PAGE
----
I’ve always been captivated by the promise of mind over matter. Like many kids, I loved the idea of having magical powers, whether to read and control other minds, become invisible, or fly—to name just a few. I loved fantasy and science fiction partly because they soared imaginatively above the routine, ordinary limits of existence.
Older now, I remain a sucker for stories of amazing human feats, from yogis controlling their heart rate, blood pressure or skin temperature (all of which were once thought to be involuntary) to the wonders of hypnosis, the placebo effect, and so on. It will come as no surprise, then, that I find modern scientific materialism’s reductive view—that the world is wholly governed by deaf, dumb and blind mechanistic forces—simplistic, to say the least.
Which brings me to the present question. I concluded a recent post about sleep by asking whether sleeping well might in fact be a moral virtue. The deeper question is how much control our minds can have over our bodies. More generally, how much control do we have over our lives? In this post I want to prepare the ground for giving this question further consideration.
To that end, I’ll unfold a paradox that helps show why this is such a fraught question. Those of you who sleep like babies every night may happily embrace the claim that sleeping is a moral virtue, while those of us for whom sleep doesn’t come as easily will not be eager to admit that our poor sleep patterns reveal flaws in our moral character. In our defense, we’ll point to genetics, environment, or others of those externalities that partly determine the way we are in the world, and we’ll claim this proves that sleeping well or poorly isn’t really a matter of choice.
By the way, note how convenient scientific materialism is if we’re seeking to avoid personal responsibility: Now sleeping well or poorly is something that happens to us, like the weather; it’s not something we control.
As I report in a recent post, sleep research suggests this view is false, inasmuch as insomnia is often cured by “talk therapy”—i.e., by deliberately changing one’s habits of thinking and doing. But truly, how many of us were ever that eager to relinquish our power to change our sleep patterns (and thus our life) for the better? Who really believes that the authority for something as vital and intimate as our sleep should be in the hands of physicians and pharmaceutical companies?
But while we may resist the notion that we don’t have power, we may also resist the opposite conclusion. Thus the paradox. For while acknowledging the power of our minds promises freedom and the potential for self-mastery, it also suggests personal responsibility, and thus the potential for praise- or blameworthy actions. Now imagine how it would go over if the physician told her patient that the prescription for insomnia is to become a better person. That doesn’t sound quite right either. No wonder there’s so much confusion and disagreement.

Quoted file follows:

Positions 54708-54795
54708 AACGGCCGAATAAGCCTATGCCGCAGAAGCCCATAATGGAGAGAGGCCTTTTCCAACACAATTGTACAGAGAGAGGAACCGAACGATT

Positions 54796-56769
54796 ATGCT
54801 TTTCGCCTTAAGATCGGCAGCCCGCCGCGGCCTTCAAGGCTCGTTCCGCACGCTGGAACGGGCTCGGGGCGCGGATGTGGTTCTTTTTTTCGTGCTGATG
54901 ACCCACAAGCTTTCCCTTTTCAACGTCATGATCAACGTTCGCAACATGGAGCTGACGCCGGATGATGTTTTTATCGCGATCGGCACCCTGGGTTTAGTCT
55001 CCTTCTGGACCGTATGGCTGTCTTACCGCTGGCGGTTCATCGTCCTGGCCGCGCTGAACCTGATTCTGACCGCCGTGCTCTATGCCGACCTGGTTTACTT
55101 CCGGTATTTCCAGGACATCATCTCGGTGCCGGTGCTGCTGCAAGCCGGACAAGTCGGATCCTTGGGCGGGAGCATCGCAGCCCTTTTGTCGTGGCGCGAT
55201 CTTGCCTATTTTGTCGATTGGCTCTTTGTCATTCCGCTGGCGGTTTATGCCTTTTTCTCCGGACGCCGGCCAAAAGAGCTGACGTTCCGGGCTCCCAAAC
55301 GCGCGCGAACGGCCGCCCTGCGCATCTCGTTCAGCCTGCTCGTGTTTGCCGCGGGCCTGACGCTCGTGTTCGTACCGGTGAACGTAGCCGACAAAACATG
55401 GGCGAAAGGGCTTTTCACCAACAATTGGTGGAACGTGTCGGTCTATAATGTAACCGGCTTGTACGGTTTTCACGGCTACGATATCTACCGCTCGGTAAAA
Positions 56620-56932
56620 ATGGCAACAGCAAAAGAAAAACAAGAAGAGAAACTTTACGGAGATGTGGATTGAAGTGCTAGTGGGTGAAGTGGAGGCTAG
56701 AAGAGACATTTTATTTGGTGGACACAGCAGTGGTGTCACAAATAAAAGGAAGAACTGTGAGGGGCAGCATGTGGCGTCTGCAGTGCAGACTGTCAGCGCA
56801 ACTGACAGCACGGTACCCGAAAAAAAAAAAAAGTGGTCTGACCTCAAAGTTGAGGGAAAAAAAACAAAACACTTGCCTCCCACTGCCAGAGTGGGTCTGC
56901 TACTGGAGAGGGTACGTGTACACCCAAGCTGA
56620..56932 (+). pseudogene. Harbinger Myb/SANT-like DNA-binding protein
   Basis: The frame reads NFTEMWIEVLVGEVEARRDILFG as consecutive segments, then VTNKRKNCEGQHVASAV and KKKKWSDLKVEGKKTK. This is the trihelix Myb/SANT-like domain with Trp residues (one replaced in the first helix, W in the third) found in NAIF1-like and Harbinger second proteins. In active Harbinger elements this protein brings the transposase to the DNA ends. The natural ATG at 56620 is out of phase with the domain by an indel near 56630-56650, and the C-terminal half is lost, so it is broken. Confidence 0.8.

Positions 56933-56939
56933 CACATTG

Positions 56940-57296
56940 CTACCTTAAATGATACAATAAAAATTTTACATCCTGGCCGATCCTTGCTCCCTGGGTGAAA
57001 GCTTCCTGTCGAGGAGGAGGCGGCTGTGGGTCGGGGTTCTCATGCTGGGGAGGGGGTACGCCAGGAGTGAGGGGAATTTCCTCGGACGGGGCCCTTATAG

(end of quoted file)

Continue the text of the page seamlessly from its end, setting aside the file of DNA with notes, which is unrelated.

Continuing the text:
Speaking of oversimplifications, need I add that those who claim that ultimately we “choose” everything that happens to us—including what culture and family we’re born into, not to mention the awful things that strangers may do to us—are every bit as simple as their materialistic opposites?
What both of these simple poles in the complex plane of reality fail to acknowledge is that accident, chance, and luck are part of the cosmic weave, for better and worse. If you’re born into a ghetto and your mom drank heavily while you were in utero, your mind and thus your potential freedom may be significantly diminished from the start. Even for those fortunate enough to be born into better circumstances, there are no guarantees. Aliens may one day soon demolish the earth to clear the way for an intergalactic freeway, exterminating all life on earth, much as we exterminate inconvenient colonies of ants and bees without a second thought.
Where does this leave us? What ground have I prepared? In a way I’ve just been laboring the obvious, but that’s sometimes helpful, as philosophy has long insisted. I think it’s obvious that we are neither omnipotent masters of our lives nor slaves of causal forces beyond our control. I suspect we have considerably more power over our bodies and our lives than most of us can imagine, living as we do in the twin shadows of scientific materialism and of historicism. The latter’s view is that no one can transcend their historical situation: our horizons are determined by our culture. One can deny the strong version of such claims, while still acknowledging that our power to control our fates is indeed limited by accidents, luck, and other externalities, including those related the fact that—as historicists rightly insist—we are social animals whose lives depend partly on the web of relations that constitutes our community.
It follows that there are no easy answers to the general question of mind’s control over matter, nor to the specific one of our power over our bodies and lives. As yet, there are no authorities to answer for us, though experts of various stripes can help inform our understanding.
There is, however, one positive conclusion I think can be stated at this point. It amounts to the Socratic reminder that those who seek wisdom in these matters must include serious self-examination as part of our investigation. It’s an essential part of doing what nobody can do for us: finding out who you are and what you can, and cannot, do on your own behalf.
But as we shall see, and as no one knew better than Socrates, the path of self-examination isn’t an easy way. Which is why, of course, the simplistic alternatives are so perennially attractive. Good thing we’re inoculated.